Have you ever known someone who changed their name? It comes in many forms. Perhaps someone asked you to call them by their nickname, an honor signifying friendship and affection. Though unspoken, in the request is an extension of love and deepening trust. Perhaps they changed their name legally, an action almost always born out of trauma associated with their original name. Or they got married, giving another their last name or assuming the last name of another, signifying commitment, seriousness and longevity. Not only is a name change an acceptance of something new, it is a rejection of something no longer wanted or relevant.
Changing one’s name is always born of sorrow or joy, never a product of lukewarm nonchalance. It occupies the extremes of emotion, the extremes of change. Our names do not define us, they reflect us. They are an attempt to show others who we are.
One of the most powerful messages of renaming we find in the Bible is the story of God renaming Jacob. Jacob loosely means “he cheats”. Jacob had been a cheater and deceiver, stealing his older brother’s lawful birthright through deception and betrayal. But Jacob paid dearly for his treachery and caused his family and himself great turmoil and sorrow, as always is the case when we violate God’s will for us. His brother sought to kill him, his parents sent him away from his land and family, he was repeatedly deceived by his father-in-law, causing Jacob to marry someone he did not wish to marry and to work for his father-in-law well beyond the agreed-upon time. Due to the unwanted marriage, there was strife between his wives, each vying to give him more sons than the other and fighting amongst each other for his love and respect. His brother pursued him, with an army of 400 men, bent on killing him for his deception. Jacob was so terrified that he plotted to potentially sacrifice half of his wives and children so that he may escape harm, or so that at least half of his family would survive.
On the surface, Jacob had it all: many wives, many children and livestock, all the wealth of the time. But underneath he had fear, jealousy, strife and struggle driving his life. All of this terrible fallenness — all resulting from Jacob’s original deceit — culminated at the point where Jacob was about to meet the fate of Esau’s army. It was at this point that Jacob wrestled with an angel of the Lord emboldened by the Lord himself. And at the end of the fight, Jacob, physically and emotionally exhausted, pleaded with the Lord for his blessing.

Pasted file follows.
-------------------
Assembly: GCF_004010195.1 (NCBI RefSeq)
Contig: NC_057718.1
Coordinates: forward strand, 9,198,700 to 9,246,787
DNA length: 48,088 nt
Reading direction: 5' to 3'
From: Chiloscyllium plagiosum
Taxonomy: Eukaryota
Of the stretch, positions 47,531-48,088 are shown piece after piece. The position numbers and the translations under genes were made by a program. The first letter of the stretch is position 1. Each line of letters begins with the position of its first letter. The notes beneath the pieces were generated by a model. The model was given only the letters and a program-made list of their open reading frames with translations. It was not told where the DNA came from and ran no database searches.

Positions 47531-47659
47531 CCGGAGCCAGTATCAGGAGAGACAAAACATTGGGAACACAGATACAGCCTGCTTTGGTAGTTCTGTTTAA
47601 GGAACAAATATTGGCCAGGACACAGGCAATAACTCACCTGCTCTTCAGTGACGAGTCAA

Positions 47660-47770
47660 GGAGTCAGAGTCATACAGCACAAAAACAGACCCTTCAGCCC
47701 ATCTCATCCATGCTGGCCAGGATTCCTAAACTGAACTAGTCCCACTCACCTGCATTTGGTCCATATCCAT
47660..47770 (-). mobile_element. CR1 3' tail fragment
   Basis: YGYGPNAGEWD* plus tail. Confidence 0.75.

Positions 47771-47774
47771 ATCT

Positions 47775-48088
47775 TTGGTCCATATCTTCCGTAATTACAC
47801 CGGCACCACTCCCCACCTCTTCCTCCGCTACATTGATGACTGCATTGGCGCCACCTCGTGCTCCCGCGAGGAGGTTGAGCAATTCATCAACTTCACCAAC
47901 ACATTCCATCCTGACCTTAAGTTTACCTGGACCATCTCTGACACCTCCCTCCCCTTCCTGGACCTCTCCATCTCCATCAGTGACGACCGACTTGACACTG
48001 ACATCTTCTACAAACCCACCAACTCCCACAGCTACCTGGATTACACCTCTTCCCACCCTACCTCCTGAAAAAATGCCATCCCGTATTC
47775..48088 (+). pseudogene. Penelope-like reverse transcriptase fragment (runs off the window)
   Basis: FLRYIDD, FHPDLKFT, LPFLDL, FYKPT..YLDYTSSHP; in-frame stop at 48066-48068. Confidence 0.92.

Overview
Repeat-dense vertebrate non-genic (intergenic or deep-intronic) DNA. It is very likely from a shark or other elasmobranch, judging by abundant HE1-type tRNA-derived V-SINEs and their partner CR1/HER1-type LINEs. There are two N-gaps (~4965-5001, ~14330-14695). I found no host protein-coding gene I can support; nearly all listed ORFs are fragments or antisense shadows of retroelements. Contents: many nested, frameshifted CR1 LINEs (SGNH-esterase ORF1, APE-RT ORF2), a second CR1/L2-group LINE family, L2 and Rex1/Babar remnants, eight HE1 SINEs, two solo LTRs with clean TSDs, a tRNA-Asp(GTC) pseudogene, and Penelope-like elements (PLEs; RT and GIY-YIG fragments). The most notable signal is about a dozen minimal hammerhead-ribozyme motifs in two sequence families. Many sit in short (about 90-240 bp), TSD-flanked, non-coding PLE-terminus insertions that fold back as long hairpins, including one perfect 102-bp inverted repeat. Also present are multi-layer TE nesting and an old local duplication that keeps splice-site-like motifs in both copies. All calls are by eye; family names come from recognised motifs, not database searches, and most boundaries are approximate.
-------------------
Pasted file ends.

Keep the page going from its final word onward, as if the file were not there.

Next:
Then the man said, “Let me go, for the dawn is breaking!”
But Jacob said, “I will not let you go unless you bless me.”
“What is your name?” the man asked.
He replied, “Jacob.”
“Your name will no longer be Jacob,” the man told him. “From now on you will be called Israel, because you have fought with God and with men and have won.”
“Please tell me your name,” Jacob said.
“Why do you want to know my name?” the man replied. Then he blessed Jacob there. — Genesis 32:26–29 NLT
When Jacob wrestled with God, he was granted the name Israel, but only after the Lord asked Jacob to verify his old name. Don’t miss the significance of this. God asked Jacob to recognize who he was before his reckoning. Jacob knew that by answering “Jacob,” he was conceding that, without God, he was “one who cheats.” Jacob had come to a place of utter physical and emotional brokenness, ready and willing to give up his old, godless ways in order to accept an identity in the Lord and to honor his name.
It is only when we wrestle with the Lord that we begin to understand who we are without him. Without God’s identifying mark, we are deceitful, selfish, treacherous people, bent on personal gain and marked for the death this selfish march inevitably leads us toward. As Christians, we have accepted the name God has given us through acceptance of the redeeming work of Jesus Christ.
My life was once marked for death and had all of the signs of this marking hidden underneath the beautiful, superficial facade of health, wealth and happiness. Now, as a daughter of the Lord, the fragile, false surface has been broken, and the foundation underneath has been established and grows stronger every day. Like Jacob, I had only to acknowledge my old name, reject its identity and accept the new. May we never forget our old names so that we may always remember who brought us here and gave us hope and everlasting life.
Blessed be the God and Father of our Lord Jesus Christ, who according to His abundant mercy has begotten us again to a living hope through the resurrection of Jesus Christ from the dead, to an inheritance incorruptible and undefiled and that does not fade away, reserved in heaven for you, who are kept by the power of God through faith for salvation ready to be revealed in the last time. — 1 Peter 1:3–5